“The credit reporting agencies are part of a powerful industry that has carved out a new profit niche by marketing and selling people’s credit reports to employers,” said Joby Thoyalil, campaigns organizer at New Economy Project. “This is despite the fact that TransUnion, one of the nation’s largest credit bureaus, admitted that there is no demonstrated link between someone’s credit report and their job performance or their likelihood to commit fraud.”

“It’s disgraceful to think that students in New York could be excluded from the very jobs they’re studying to qualify for just because they face difficulties keeping up with student loans and other bills,” said Amy Traub, Senior Policy Analyst at Demos. “It’s time for New York City to stop employers from judging job applicants based on their personal credit information and get rid of this barrier to employment once and for all.”

Photos via the NYC Coalition to Stop Credit Checks in Employment.

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6 COMMENTS

  1. WHAT CROCK.
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    I’m so sick of people not being able to TAKE RESPONSIBLITY for their own actions.
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    If you’ve been to prison (which is different from “jail” btw) chances are you probably belong there. Sure, there have been cases where people are wrongfully convicted – but that is not true for the majority of the prison population.
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    If you’ve served your time AND have made efforts to change your life FOR THE BETTER – you should be able to explain yourself to the interviewer and be proud of that fact. I would be more than willing to take that into consideration.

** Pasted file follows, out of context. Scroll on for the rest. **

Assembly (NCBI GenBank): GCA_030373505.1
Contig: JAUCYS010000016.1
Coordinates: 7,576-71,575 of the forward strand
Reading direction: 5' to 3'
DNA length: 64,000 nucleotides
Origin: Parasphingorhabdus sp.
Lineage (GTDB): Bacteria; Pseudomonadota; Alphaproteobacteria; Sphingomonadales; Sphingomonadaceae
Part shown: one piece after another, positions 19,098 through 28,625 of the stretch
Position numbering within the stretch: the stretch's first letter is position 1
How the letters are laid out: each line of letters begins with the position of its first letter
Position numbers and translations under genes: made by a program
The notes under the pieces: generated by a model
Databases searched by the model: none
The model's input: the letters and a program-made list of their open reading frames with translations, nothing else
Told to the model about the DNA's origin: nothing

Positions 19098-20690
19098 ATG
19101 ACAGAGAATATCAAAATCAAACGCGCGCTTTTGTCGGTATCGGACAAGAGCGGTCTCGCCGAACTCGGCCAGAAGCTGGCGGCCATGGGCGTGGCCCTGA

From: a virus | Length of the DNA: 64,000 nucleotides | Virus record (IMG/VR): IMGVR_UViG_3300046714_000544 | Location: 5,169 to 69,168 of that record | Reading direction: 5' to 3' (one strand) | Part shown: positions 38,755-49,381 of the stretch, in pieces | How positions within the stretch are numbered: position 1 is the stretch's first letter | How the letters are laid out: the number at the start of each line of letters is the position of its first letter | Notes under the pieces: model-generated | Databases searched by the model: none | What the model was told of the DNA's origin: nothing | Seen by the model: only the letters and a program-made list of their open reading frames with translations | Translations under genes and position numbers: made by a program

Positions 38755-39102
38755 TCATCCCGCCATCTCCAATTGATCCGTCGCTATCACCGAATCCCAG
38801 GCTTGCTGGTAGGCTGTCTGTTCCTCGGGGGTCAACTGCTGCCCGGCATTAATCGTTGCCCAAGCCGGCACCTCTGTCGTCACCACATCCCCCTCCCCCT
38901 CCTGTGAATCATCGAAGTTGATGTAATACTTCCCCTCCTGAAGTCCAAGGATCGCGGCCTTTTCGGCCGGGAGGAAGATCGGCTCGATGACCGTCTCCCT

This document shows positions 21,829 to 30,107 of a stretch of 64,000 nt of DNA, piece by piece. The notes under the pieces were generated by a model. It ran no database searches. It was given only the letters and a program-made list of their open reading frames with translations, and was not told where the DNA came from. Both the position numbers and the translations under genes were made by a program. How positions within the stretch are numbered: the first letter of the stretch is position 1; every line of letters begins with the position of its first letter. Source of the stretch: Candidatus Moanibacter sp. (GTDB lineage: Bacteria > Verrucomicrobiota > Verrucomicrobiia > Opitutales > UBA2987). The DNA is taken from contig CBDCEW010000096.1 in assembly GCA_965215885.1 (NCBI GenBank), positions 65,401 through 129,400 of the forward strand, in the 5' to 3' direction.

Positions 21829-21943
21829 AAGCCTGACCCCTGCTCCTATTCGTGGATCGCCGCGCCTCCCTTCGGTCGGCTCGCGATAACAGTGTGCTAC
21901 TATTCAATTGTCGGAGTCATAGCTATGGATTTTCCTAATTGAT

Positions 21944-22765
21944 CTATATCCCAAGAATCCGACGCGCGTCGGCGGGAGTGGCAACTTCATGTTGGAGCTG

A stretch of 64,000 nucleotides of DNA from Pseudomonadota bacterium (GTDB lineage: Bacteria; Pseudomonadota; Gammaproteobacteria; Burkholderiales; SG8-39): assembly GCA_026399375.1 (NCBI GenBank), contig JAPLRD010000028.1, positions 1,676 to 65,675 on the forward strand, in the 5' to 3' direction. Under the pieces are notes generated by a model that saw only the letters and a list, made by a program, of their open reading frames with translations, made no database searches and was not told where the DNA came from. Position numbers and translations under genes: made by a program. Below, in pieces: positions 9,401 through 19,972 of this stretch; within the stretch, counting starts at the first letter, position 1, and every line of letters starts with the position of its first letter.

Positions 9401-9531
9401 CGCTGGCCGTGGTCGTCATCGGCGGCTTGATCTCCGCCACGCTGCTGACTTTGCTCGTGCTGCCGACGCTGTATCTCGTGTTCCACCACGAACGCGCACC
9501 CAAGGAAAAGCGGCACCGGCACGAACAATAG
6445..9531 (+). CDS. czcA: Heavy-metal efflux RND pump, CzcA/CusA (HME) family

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    But if you’re a serial convict/repeat offender and/or convicted of a violent crime, NO EFFING WAY. I honestly believe employers SHOULD be able to do their due dilligence before hiring someone! Are these people insane?!
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    And regarding credit checks – I agree with TransUnion – I don’t think there’s a link between someone’s credit report and likelihood to commit fraud. BUT – if they’re not going to be responsible with their finances, it makes me wonder if they are going to be responsible with their job.

  2. I’m all for personal responsibility, but we have to realize that there could be a prejudice or even just an unconscious bias even against people who’ve been rehabilitated.

    A fair chance for someone who’s paid his dues to society and now wants to earn his own living as an honest man is a good thing, think of Cutty from ‘The Wire’. Otherwise if an ex-convict doesn’t stand a chance of being in gainful employment ever again, that man has no hope.

  3. When my parents split up, I took over my sister’s student loans temporarily in addition to my own in order to keep her loans out of default. I was turned down from jobs at two law firms based on my credit report that showed me carrying her debt. I had stellar references and my skills tests were off the charts, but I was denied employment. My credit report reflected the current status of, and timely payment of my loans. One firm told me they didn’t like to hire people who “needed the money too much.” Credit scores are simply not an accurate measure of responsibility because they penalize the assumption of debt of any kind: even that of a family member.

    These bills are about getting people to the interview. Most employers and staffing agencies cull out those applicants w/ so-called negative credit and criminal histories BEFORE the interview.